How to avoid ‘junk’ fees when getting a mortgage

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When you take out a mortgage, you’re responsible for a variety of fees known as closing costs, in addition to interest on the loan and any down payment you’re making.

Some of these closing costs may be “junk” fees, which — while not illegal — can come as an unexpected charge, or seem pricier than they should be. Here’s what to watch for.

Where to find ‘junk’ fees

Closing costs generally equal 2 percent to 5 percent of the amount you’re borrowing for your mortgage. These fees can be broken down into the following:

  • Origination and other lender fees, which can include an application fee, an underwriting fee, a processing fee, an administrative fee and more
  • Discount points, which are fees you pay to lower the interest rate on your loan
  • Third-party fees, which include the cost of an appraisal, title insurance and other services necessary to close the loan
  • Taxes and government fees
  • Prepaid expenses and deposits, which may include an initial interest payment, homeowners insurance premium and property tax payment

While these fees are legitimate, they may be marked up or otherwise higher with one lender over another, making them unnecessary to pay, or “junk.” It’s important to evaluate fees carefully to avoid any excessive costs.

How to compare fees

You can find out what the closing costs for a mortgage offer will be on the loan estimate, which is a document provided by the lender that contains the details of the loan.

When you compare loan estimates, look for the lowest total “Loan Costs” between mortgage offers, the Consumer Financial Protection Bureau (CFPB) recommends. That’s because lenders sometimes break down fees in different ways, so it can be confusing to know if you’re comparing apples to apples.

For example, the “Loan Costs” may be listed as an application fee, origination fee, underwriting fee, processing fee, verification fee or a combination. You can save yourself the hassle of deciphering these fees individually and simply focus on the “Total Loan Costs,” which are summed up in part D on page two of your loan estimate. This can help you scrutinize whether an offer might contain inflated or marked-up fees.

Some of your loan costs may be included in sections called “Services You Can Shop For” or “Services You Cannot Shop For.” The latter covers required services that the lender orders, and you don’t have control over how much they cost. However, you can still compare the complete cost of these services to other offers to find the most competitive.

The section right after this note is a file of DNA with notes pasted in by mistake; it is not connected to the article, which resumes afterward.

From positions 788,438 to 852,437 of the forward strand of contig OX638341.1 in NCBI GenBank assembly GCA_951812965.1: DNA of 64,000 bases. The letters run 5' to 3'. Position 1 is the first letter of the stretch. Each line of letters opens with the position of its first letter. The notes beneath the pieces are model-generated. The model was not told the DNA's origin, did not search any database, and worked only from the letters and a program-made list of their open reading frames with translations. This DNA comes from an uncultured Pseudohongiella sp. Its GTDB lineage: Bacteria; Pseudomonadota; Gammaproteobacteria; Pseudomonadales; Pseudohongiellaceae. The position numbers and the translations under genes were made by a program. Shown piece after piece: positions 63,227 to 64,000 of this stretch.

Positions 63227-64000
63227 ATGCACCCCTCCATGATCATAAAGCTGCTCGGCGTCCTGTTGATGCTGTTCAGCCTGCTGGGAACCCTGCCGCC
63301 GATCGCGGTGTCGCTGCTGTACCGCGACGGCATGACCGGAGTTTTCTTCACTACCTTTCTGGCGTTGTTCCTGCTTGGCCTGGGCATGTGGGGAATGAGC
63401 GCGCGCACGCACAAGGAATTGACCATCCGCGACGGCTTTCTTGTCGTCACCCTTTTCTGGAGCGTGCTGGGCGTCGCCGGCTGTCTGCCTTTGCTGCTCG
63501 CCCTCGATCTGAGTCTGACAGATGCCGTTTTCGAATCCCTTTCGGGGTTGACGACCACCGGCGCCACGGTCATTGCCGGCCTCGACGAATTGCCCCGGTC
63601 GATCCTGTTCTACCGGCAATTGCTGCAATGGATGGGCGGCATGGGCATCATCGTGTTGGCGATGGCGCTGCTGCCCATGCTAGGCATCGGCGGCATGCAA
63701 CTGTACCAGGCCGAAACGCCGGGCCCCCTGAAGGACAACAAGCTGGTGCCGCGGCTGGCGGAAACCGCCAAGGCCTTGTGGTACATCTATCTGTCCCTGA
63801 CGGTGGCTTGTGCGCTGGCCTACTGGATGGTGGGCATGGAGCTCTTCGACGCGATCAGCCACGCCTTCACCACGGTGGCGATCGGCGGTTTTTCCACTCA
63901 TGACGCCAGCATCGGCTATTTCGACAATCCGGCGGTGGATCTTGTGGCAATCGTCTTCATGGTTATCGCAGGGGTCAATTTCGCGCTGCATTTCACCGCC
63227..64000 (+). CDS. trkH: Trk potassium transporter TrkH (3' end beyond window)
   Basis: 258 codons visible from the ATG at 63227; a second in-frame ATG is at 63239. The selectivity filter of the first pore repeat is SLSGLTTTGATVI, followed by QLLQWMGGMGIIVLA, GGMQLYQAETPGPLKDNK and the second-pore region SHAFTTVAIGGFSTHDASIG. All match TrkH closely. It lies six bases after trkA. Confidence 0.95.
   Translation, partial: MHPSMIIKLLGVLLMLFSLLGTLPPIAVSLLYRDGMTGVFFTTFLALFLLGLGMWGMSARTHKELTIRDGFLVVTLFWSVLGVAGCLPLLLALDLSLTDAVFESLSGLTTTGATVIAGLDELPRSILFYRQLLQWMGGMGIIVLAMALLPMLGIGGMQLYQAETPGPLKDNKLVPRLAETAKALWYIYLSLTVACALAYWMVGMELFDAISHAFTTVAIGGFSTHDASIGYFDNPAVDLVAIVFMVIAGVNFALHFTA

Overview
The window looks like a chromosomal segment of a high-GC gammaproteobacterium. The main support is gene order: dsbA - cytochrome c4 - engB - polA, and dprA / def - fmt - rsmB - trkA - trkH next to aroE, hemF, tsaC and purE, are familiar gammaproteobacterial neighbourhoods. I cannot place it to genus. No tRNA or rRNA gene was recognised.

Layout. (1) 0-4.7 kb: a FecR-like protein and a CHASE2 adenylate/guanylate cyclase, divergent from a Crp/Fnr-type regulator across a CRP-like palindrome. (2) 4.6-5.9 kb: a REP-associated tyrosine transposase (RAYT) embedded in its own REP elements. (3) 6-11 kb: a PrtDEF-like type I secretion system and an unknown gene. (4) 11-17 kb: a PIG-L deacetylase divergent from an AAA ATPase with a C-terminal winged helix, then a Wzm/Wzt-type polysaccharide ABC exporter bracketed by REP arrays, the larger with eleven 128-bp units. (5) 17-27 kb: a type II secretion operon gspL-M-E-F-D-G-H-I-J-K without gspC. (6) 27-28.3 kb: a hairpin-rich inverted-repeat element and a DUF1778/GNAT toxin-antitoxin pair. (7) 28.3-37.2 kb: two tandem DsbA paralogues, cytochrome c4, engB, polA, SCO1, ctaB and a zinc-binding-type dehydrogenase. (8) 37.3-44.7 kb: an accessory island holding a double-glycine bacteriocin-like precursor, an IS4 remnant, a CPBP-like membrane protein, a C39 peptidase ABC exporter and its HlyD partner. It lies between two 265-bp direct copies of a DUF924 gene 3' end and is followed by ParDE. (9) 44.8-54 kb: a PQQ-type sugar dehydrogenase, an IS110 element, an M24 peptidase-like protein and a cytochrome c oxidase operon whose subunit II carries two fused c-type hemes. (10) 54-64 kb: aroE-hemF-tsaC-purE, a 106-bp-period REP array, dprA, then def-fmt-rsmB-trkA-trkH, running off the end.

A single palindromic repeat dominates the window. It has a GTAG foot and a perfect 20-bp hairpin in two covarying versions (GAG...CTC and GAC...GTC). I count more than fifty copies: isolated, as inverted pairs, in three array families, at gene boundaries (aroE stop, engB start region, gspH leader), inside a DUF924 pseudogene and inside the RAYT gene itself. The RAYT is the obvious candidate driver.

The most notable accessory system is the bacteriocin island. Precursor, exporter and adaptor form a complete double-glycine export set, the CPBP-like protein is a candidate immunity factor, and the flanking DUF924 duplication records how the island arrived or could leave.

As for the services you can shop for, these are also required, but you’re allowed to shop around and choose the vendors you prefer at the prices you’re most comfortable paying. Making the effort to do so could save you money. Your lender might provide a list of approved providers for these services, but you can also find others through recommendations from friends or family or an online search.

If you’re unsure about the services you can and can’t shop for, “don’t be afraid to ask your loan officer questions — that’s why they are getting paid,” notes Marcus Johnson, CFP, vice president of investment management at Johnson Financial Advisors in Tempe, Arizona.

How to avoid junk fees

Making the extra effort to compare closing cost fees and shop around for affordable vendors could save you as much as $500 on title services alone, according to the CFPB. That’s because the lender-picked providers could be affiliate companies or partners, rather than a vendor with the cheapest rate or best service.

Don’t just go with the first mortgage offer that you qualify for. Ask at least three different lenders to provide you with a loan estimate.

“Make sure you request an initial disclosure, which will help you compare and understand origination fees, recording and title fees, etc.,” Johnson says.

Be aware, though, that what’s on the loan estimate isn’t final. The costs can change, and you might receive a revised loan estimate. Some costs can also creep up before the closing. Be sure to examine the closing disclosure for any fees that increased sharply without explanation. You’ll receive this document prior to closing, so you’ll have time to ask your loan officer to explain any changes.

In addition to shopping around when possible and comparing offers, you can try to negotiate some fees. If fees are coming from a lender you like but are higher than others, ask the lender if they’d be willing to negotiate in order to get the deal done. Showing them your other offers may help make your case, and net you the best deal.

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